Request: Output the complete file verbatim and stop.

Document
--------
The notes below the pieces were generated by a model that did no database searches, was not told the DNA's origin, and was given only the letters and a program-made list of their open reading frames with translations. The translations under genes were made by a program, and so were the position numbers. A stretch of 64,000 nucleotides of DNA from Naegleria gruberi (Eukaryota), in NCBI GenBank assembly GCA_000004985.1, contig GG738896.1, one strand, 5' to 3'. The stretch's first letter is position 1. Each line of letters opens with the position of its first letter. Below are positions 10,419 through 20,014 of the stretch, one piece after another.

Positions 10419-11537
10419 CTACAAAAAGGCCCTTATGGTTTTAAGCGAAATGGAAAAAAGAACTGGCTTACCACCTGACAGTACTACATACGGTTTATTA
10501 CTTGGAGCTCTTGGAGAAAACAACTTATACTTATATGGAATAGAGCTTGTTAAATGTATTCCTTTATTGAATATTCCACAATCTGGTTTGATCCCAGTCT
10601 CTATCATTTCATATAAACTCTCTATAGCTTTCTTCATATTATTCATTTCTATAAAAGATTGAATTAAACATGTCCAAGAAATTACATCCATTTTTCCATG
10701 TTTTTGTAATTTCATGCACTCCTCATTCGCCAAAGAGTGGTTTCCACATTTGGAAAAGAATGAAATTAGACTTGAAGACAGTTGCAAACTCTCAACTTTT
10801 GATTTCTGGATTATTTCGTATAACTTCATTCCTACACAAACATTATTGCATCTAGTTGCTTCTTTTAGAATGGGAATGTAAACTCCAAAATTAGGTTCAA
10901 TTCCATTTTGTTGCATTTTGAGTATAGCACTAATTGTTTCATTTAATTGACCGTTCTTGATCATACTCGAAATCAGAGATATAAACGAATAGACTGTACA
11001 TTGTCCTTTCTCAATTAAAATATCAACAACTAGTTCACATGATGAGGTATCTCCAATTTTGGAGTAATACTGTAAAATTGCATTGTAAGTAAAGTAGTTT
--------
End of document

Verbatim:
The notes below the pieces were generated by a model that did no database searches, was not told the DNA's origin, and was given only the letters and a program-made list of their open reading frames with translations. The translations under genes were made by a program, and so were the position numbers. A stretch of 64,000 nucleotides of DNA from Naegleria gruberi (Eukaryota), in NCBI GenBank assembly GCA_000004985.1, contig GG738896.1, one strand, 5' to 3'. The stretch's first letter is position 1. Each line of letters opens with the position of its first letter. Below are positions 10,419 through 20,014 of the stretch, one piece after another.

Positions 10419-11537
10419 CTACAAAAAGGCCCTTATGGTTTTAAGCGAAATGGAAAAAAGAACTGGCTTACCACCTGACAGTACTACATACGGTTTATTA
10501 CTTGGAGCTCTTGGAGAAAACAACTTATACTTATATGGAATAGAGCTTGTTAAATGTATTCCTTTATTGAATATTCCACAATCTGGTTTGATCCCAGTCT
10601 CTATCATTTCATATAAACTCTCTATAGCTTTCTTCATATTATTCATTTCTATAAAAGATTGAATTAAACATGTCCAAGAAATTACATCCATTTTTCCATG
10701 TTTTTGTAATTTCATGCACTCCTCATTCGCCAAAGAGTGGTTTCCACATTTGGAAAAGAATGAAATTAGACTTGAAGACAGTTGCAAACTCTCAACTTTT
10801 GATTTCTGGATTATTTCGTATAACTTCATTCCTACACAAACATTATTGCATCTAGTTGCTTCTTTTAGAATGGGAATGTAAACTCCAAAATTAGGTTCAA
10901 TTCCATTTTGTTGCATTTTGAGTATAGCACTAATTGTTTCATTTAATTGACCGTTCTTGATCATACTCGAAATCAGAGATATAAACGAATAGACTGTACA
11001 TTGTCCTTTCTCAATTAAAATATCAACAACTAGTTCACATGATGAGGTATCTCCAATTTTGGAGTAATACTGTAAAATTGCATTGTAAGTAAAGTAGTTT